luxurycommunism as a blog was set up to provoke discussion into the possibilities of a communist world. A challenge to the lazy stereotypes of communism that fall on the failures of the socialist experiments of the USSR and PRC. Yet, I fail to see how this post does anything other than fetishise aspirational lifestyles. 

My beef with luxurycommunism is that it doesn’t seek to redefine our conception of luxury; it merely promotes the current luxury-goods market. This post is an excellent example of how luxury continues to be defined within the rigid terms of what an existing capitalist system has packaged and sold to us. There is nothing luxurious about the spartan design of this image, apart from the ownership/privatisation of space. In this case, sufficient space that books can be stored flat on shelves, stacked 2-high, that would hold 12 books lined up cover-to-cover - the significance of space=luxury is particularly notable here, but can also be seen in the shelves devoted to large print illustrations, and the coffee table books. It is highlighted by the placement of shelves reaching to the double-height ceiling, in spite of empty shelves at floor-level. This is a poor example of luxury communism for this simple reason.

Space is the very thing that we cannot afford to apportion and own in our communist utopia.

The issue with space is not that ownership of space is bad, but that there just isn’t enough of it for us all to have as much as in this photo. We need to be redefining our conceptions of luxury to include smaller spaces so there is enough space for everyone, rather than subscribing to the conceptions of luxury that define space-ownership as something to be aspired to by those who can afford it, leaving those who can’t to jostle for room in the crowded favellas. (The possibility of skyscrapers housing the world’s population brings with it the question of who will live on which floor…)

Until we can think of luxury as something other than commodities carrying the luxury tag, the attempt to provoke discussions towards a new vision of communist possibility will be weak; without a critique of how capitalism generates desire, our imaginings of future luxury will be hostage to the limits of capitalist imagination. It is insufficient to claim that there is enough for everyone: this is capitalist logic and does not match the hard mathematical fact that we live on a finite planet with finite resources, including space.

As a strong opponent of population-control, I demand that we develop innovating ways to share space and resources. This will require us to transcend these conceptions of luxury that have been constructed over time to generate new markets for capitalism, including the commodification of both space and simplicity (see Toast), by asking ourselves: is there such thing as a good life, free of the definitions imposed on us by capitalism?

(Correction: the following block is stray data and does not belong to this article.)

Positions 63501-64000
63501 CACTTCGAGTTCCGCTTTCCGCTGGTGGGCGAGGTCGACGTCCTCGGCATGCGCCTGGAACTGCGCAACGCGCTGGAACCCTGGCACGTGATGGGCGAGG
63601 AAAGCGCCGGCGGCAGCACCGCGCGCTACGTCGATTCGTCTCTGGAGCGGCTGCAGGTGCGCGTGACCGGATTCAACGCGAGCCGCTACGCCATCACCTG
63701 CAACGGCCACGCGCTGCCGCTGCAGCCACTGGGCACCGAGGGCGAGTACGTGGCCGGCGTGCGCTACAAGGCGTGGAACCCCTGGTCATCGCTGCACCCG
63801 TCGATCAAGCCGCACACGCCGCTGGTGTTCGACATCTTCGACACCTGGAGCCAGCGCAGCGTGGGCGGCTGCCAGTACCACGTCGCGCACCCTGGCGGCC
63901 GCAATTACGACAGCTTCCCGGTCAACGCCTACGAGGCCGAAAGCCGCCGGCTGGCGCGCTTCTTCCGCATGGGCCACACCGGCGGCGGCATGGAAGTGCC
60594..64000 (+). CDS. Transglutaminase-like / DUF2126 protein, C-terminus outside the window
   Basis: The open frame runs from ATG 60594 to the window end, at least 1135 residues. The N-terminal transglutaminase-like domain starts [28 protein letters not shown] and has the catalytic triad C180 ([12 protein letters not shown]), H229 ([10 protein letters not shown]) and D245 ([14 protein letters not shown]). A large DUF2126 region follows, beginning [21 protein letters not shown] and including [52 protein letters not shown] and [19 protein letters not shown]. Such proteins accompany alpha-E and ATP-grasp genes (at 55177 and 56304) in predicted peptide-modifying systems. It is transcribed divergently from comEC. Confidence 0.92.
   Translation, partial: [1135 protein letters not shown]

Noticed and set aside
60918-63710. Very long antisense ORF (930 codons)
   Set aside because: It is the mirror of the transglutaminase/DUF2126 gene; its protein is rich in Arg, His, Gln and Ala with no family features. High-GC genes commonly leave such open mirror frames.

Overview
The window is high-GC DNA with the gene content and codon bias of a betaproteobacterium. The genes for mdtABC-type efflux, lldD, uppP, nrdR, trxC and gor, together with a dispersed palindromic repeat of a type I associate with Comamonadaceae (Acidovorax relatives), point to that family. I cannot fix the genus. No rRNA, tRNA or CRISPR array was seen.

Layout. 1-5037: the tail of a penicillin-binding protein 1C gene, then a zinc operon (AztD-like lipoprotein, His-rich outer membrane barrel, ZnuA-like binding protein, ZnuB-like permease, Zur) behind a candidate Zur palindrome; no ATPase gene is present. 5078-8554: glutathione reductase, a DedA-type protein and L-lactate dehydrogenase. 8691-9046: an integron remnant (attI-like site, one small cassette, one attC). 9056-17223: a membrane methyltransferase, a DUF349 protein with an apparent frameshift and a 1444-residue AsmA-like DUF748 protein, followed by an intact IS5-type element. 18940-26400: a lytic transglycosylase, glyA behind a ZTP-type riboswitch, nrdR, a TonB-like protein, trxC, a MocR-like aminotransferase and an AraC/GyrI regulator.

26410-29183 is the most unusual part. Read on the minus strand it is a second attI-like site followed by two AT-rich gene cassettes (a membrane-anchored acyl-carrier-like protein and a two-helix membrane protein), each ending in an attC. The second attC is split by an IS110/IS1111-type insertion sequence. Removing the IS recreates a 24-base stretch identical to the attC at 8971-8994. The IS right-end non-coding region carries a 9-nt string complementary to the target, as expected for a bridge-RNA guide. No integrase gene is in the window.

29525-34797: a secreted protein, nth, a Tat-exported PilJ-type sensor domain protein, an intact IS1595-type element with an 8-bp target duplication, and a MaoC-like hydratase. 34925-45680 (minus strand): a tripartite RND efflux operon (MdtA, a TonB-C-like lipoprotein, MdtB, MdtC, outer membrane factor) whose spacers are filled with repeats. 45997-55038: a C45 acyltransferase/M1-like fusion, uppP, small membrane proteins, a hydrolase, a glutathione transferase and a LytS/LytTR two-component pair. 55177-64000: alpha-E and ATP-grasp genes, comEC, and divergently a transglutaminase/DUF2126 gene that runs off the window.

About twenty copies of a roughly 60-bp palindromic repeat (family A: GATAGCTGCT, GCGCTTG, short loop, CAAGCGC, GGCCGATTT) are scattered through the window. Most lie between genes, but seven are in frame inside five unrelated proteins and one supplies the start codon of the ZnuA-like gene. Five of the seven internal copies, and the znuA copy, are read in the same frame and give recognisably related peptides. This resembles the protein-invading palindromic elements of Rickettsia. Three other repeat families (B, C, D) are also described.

(via by-strategy)


I’m in Finland today. Well, almost: Finnsheep wool, Finnish indie-dyer, Finnish designer. I love British wool, but sometimes it’s nice to play with something from our exotic North-European Breed cousins…
Today’s tea: Estonian black tea with a generous slicing of orange zest, several cloves, and 2cm of smashed liquorice root. Bring on the rain!

I’m in Finland today. Well, almost: Finnsheep wool, Finnish indie-dyer, Finnish designer. I love British wool, but sometimes it’s nice to play with something from our exotic North-European Breed cousins…

Today’s tea: Estonian black tea with a generous slicing of orange zest, several cloves, and 2cm of smashed liquorice root. Bring on the rain!


Delicious winter tea!
Ingredients:
1 cold, wintry day in North-West England
1 grimy old tea pot
1 tbsp loose-leaf Darjeeling
3 slivers of fresh ginger root
3 slivers of fresh orange zest
4 crushed green cardamons
2 cloves
Plenty of hot water
Instructions:
Put all the dry ingredients in the tea pot; add hot water and steep until it’s strong and flavourful but still hot.
Pour into lovely cups from Etsy and enjoy with cosy knitting and a good book.

Delicious winter tea!

Ingredients:

1 cold, wintry day in North-West England

1 grimy old tea pot

1 tbsp loose-leaf Darjeeling

3 slivers of fresh ginger root

3 slivers of fresh orange zest

4 crushed green cardamons

2 cloves

Plenty of hot water

Instructions:

Put all the dry ingredients in the tea pot; add hot water and steep until it’s strong and flavourful but still hot.

Pour into lovely cups from Etsy and enjoy with cosy knitting and a good book.